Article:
Director General of the Directorate of Land Record and Survey, Abdul Mannan, on Monday observed that loopholes in the traditional land recording system, lack of awareness about land rights and corruption of the administration are leading to gross violations of land rights among the weaker sections of the society.
Addressing a seminar at Brac Centre, he also noted that the entire civil service system has failed till now to look after the problems of the marginalized.
“Rather, they’re used to supporting the influential,” he added.
The seminar, styled “Motivation & Performance of Land Entrepreneurs”, was organised by Brac to discuss the performances of some 200 land surveyors they trained up and motivated to take up land survey as a profession both from the business and the altruistic perspectives.
The director general said women in general are deprived of the land they legally inherit because the male members of the family can influence the land surveys done for splitting the inherited property among the family members.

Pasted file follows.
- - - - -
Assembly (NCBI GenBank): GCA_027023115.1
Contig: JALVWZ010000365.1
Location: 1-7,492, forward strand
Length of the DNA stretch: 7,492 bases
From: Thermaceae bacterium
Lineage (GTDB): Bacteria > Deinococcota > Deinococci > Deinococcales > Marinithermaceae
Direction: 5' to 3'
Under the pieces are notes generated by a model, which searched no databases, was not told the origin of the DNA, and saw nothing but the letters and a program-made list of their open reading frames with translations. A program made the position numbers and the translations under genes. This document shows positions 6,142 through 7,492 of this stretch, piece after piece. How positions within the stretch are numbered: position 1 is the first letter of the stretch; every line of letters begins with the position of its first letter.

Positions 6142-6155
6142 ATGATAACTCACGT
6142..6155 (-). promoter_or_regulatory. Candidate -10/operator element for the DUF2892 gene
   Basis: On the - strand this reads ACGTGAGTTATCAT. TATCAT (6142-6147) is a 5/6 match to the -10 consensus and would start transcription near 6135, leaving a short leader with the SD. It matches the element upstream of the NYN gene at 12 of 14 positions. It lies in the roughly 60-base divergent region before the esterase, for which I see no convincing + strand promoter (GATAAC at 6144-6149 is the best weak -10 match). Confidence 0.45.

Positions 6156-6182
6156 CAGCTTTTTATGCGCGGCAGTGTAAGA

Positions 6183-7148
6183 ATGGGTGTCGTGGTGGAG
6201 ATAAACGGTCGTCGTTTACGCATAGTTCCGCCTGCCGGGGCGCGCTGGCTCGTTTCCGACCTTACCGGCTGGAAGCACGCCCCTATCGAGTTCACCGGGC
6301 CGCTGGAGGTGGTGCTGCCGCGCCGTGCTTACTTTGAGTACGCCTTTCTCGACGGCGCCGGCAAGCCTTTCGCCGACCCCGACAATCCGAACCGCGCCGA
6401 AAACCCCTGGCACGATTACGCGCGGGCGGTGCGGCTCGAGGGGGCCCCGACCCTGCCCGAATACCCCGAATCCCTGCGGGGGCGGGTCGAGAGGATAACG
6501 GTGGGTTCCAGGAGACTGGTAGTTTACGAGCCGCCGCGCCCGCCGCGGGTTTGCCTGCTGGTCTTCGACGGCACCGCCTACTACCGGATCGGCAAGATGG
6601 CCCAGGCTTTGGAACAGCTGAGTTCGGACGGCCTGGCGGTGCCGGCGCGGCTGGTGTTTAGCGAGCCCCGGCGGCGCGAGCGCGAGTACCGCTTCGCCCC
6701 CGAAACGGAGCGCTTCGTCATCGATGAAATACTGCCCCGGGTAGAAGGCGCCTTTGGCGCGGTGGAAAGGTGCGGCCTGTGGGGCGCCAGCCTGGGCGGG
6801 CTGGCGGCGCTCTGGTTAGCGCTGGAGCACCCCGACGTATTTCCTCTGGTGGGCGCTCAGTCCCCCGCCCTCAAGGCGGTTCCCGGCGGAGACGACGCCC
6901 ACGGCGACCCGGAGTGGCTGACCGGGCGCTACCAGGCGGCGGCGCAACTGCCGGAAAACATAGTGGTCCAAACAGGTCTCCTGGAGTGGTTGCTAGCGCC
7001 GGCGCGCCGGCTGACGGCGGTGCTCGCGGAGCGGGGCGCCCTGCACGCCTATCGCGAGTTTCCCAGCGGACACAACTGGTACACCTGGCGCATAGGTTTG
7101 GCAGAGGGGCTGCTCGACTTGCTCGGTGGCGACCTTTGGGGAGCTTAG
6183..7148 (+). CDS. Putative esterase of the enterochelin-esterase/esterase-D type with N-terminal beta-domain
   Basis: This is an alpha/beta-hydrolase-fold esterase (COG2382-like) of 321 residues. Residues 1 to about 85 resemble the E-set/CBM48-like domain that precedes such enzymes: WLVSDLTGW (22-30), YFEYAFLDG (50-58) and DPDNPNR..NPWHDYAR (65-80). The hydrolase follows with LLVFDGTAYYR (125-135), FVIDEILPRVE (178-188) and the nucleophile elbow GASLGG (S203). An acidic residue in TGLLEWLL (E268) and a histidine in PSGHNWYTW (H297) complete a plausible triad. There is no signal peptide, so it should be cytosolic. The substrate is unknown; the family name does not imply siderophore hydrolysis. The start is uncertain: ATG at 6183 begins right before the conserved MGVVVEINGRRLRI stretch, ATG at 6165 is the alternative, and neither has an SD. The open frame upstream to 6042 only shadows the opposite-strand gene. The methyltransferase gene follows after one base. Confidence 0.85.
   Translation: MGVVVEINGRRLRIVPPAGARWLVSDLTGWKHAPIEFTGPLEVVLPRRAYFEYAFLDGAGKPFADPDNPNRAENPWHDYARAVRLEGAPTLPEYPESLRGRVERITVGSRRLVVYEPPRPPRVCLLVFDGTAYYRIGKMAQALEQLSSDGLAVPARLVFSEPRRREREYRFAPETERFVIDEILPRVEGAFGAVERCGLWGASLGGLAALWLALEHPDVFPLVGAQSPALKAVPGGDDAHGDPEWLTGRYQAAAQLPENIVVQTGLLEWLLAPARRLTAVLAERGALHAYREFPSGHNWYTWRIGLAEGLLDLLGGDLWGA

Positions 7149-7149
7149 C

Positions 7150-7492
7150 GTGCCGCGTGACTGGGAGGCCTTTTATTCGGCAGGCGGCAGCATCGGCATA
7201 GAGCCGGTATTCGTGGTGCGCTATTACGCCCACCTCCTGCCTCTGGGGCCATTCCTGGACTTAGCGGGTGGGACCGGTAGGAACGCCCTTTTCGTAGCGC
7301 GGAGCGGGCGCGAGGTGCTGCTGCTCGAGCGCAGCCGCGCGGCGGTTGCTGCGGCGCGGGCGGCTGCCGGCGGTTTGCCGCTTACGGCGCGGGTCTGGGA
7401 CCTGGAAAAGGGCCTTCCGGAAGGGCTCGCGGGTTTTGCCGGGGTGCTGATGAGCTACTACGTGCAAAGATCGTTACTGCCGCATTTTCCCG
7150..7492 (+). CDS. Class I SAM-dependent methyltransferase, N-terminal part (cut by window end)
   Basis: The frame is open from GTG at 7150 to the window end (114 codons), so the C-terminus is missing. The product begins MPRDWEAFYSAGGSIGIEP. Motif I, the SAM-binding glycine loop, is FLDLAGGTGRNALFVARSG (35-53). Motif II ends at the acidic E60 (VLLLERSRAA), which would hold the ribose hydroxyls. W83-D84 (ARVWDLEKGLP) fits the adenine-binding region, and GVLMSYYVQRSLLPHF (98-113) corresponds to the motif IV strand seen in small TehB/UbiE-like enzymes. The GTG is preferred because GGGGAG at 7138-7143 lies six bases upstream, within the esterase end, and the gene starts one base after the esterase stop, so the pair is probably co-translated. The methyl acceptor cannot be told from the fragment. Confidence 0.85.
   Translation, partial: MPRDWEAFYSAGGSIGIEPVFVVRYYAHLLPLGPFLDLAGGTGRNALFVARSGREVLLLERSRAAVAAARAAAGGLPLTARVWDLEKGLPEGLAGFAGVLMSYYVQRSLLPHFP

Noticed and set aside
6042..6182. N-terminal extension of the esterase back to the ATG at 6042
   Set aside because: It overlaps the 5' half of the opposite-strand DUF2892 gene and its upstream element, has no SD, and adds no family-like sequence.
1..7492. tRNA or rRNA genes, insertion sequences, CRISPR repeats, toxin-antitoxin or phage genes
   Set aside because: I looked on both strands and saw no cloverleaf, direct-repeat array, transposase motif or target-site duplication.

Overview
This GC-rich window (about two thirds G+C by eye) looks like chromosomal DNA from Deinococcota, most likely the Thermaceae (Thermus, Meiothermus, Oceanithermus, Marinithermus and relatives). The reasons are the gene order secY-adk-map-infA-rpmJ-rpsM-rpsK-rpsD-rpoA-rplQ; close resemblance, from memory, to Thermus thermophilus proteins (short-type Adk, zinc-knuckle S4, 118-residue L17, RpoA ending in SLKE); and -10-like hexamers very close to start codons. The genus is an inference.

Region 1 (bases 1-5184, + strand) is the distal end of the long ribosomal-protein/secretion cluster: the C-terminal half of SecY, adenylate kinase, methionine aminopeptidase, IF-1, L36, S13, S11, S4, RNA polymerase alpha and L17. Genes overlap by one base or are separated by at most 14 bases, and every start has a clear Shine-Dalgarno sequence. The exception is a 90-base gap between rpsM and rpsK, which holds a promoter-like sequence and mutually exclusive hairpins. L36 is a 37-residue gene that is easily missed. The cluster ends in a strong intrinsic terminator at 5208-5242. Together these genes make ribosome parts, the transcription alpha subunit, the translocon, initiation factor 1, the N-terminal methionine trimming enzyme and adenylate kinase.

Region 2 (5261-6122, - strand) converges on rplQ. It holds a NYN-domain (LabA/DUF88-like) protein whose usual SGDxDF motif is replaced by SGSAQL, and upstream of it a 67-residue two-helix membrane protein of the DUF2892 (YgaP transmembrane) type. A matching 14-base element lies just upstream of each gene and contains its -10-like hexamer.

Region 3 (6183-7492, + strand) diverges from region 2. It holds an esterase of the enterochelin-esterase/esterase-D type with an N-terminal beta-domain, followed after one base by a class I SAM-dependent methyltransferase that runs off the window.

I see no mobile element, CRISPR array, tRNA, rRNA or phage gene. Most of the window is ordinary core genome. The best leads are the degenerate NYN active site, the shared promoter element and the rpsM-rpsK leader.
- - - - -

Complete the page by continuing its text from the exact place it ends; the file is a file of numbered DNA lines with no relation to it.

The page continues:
“As per the traditional system of land recording, the land surveyors are used to demarcating the inherited land only with verbal claims from the brothers that they have no sister. This is the practice,” he said.
“You know the sister may be married off somewhere 20 kilometers away and she will need to fight at least 20 years if she took the matter to the court to claim the land. Moreover, in our society, women claiming the inheritance are stigmatized as bad women,” added Mannan.
On the other hand, the lands of the ethnic and the religious minorities are prone to being grabbed by the local influential by means of forged documents and records, besides muscle power, he said.
“Land management in the country is also very complex and problematic. The surveys and records are done by the land administration, while the management is controlled by the district administration. The offices where the required services are provided are different; hence increasing the chances of corruption,” he said.
Abdul Mannan noted that while the land recording and management system needs to be modernized, there is also the need to raise awareness about land rights among the society.
The land administration has already started digitizing the mouza maps, but the program is moving with a slow pace due to lack of finance from the government, he said.
He also mentioned that the pilot digitization of some maps in Savar upazila in Dhaka district which were earlier claimed to be completed by the land administration were actually a farce implemented under pressure from the ‘upper levels’.
The seminar was chaired by Brac vice chairman Ahmed Mushtaque Raza Chowdhury.
Corruption, lack of awareness in land recording system